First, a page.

ELLE (Australia) - - Contents - For more info visit speed­

How nifty elec­trodes are amp­ing up our work­out.


EX­ER­CIS­ING is lack of time, then sorry — you’ll have to think of some­thing else. The aptly named Speed­fit is solv­ing that prob­lem, one 20-minute, once a week, elec­tronic mus­cle stim­u­la­tion (EMS) ses­sion at a time. “These 20 min­utes are equiv­a­lent to up to four hours of strength train­ing at the gym,” says Speed­fit trainer Ally Vaicekonyte. “The work­out cov­ers all the mus­cle groups – back, chest, abs, legs, bum and arms and is low im­pact so it’s easy on the joints.”

While it sounds a lit­tle too good to be true, there is (lit­er­ally) a shock­ing caveat. The work­out is a se­ries of ex­er­cises (think lunges, squats, bi­cep curls) per­formed while hooked up to elec­trodes that mes­sage the mus­cles to con­tract deeper, ex­haust­ing them much more quickly. It’s not a painful shock, but it’s also not com­fort­able. The trainer can dial up or down the in­ten­sity but the good news is that the whole ses­sion works as an in­ter­val – six sec­onds of con­trac­tion, four sec­onds of re­cov­ery. You can do any­thing for six sec­onds, right?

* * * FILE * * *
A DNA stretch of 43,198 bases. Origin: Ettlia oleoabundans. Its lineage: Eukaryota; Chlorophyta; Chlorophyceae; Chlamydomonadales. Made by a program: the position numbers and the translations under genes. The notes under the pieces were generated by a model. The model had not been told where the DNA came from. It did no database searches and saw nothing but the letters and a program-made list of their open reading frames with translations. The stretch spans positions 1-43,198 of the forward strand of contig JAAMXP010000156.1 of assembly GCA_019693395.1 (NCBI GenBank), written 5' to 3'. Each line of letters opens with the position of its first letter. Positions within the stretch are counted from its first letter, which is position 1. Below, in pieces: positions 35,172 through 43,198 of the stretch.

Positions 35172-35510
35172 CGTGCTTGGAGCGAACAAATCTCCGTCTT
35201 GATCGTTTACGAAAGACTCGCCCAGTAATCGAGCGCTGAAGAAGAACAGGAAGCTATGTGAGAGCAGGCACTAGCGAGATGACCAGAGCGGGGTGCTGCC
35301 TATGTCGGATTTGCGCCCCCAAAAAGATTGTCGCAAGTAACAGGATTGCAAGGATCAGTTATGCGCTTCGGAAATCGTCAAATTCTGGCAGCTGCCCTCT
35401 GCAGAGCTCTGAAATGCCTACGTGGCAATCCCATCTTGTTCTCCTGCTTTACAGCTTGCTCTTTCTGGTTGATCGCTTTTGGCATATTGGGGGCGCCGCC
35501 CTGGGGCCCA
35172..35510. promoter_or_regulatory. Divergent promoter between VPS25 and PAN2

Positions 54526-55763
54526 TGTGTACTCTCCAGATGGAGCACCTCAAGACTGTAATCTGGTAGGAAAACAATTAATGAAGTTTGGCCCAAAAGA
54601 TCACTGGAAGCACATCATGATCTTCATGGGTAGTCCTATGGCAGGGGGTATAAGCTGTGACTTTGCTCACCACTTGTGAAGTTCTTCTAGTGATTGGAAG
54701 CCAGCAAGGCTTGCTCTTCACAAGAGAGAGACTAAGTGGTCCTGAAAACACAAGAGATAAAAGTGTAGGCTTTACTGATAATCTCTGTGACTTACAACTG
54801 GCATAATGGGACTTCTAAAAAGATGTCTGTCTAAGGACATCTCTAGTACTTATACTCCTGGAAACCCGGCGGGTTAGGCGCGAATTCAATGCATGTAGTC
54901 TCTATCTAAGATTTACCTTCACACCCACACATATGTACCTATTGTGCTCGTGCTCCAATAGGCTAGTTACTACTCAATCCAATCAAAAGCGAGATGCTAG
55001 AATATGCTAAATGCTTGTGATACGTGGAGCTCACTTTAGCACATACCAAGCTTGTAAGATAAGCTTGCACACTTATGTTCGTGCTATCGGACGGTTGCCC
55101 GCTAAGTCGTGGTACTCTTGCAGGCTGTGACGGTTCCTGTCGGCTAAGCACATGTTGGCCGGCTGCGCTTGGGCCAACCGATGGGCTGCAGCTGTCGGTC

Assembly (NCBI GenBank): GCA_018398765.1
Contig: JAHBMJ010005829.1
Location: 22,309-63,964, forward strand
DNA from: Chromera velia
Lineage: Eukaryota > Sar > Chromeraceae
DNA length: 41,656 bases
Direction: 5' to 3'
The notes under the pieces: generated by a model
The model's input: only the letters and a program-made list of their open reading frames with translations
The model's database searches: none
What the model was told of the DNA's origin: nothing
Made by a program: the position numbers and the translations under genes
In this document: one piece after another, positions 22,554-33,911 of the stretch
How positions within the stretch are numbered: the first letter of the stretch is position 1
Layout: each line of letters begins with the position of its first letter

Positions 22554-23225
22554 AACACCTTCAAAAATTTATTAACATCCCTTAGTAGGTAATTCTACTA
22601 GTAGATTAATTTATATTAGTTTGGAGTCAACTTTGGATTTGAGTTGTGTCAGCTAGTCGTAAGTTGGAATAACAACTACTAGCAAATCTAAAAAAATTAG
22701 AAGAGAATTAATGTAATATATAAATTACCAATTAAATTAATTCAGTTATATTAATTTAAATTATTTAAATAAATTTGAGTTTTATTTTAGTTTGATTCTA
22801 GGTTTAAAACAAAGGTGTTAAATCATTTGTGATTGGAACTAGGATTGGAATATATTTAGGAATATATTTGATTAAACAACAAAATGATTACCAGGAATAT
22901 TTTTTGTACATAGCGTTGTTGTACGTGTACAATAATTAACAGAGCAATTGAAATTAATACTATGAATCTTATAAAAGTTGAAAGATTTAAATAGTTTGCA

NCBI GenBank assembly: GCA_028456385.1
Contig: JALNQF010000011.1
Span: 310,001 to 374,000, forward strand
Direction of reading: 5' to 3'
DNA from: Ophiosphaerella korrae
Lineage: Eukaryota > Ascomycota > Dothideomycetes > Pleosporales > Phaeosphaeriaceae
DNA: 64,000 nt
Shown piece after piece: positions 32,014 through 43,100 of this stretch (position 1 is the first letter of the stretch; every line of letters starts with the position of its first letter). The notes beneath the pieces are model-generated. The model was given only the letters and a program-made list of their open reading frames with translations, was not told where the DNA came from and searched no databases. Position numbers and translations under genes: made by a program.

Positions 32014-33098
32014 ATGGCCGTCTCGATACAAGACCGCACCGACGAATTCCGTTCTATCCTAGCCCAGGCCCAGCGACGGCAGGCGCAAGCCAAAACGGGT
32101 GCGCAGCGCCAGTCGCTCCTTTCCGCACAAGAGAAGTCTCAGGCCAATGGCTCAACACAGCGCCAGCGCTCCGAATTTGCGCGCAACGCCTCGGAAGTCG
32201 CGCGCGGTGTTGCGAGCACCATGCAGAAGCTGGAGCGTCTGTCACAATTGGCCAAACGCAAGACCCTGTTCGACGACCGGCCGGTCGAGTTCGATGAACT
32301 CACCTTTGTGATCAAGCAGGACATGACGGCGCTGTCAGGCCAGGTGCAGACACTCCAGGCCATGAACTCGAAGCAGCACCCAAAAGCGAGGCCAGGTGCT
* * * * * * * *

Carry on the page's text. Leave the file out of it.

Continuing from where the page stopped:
“The av­er­age work­out en­gages the mus­cle to about 65 per cent of ex­haus­tion, while our ma­chine works to en­gage the mus­cle to 95 per cent — it’s much more ef­fi­cient and cre­ates a deeper burn.”

Yes, the burn. Part of the rea­son Speed­fit only rec­om­mends one work­out a week is that sore­ness peaks be­tween 48 and 72 hours after a ses­sion and mus­cles need time for re­cov­ery. Drop­ping ki­los and ton­ing up are ob­vi­ous side ef­fects of EMS train­ing, but it also im­proves cir­cu­la­tion, mood and qual­ity of sleep. It’s the ideal work­out for the time poor — but not the poor. Pre­pare to dish out at least $55 per 20-minute ses­sion.

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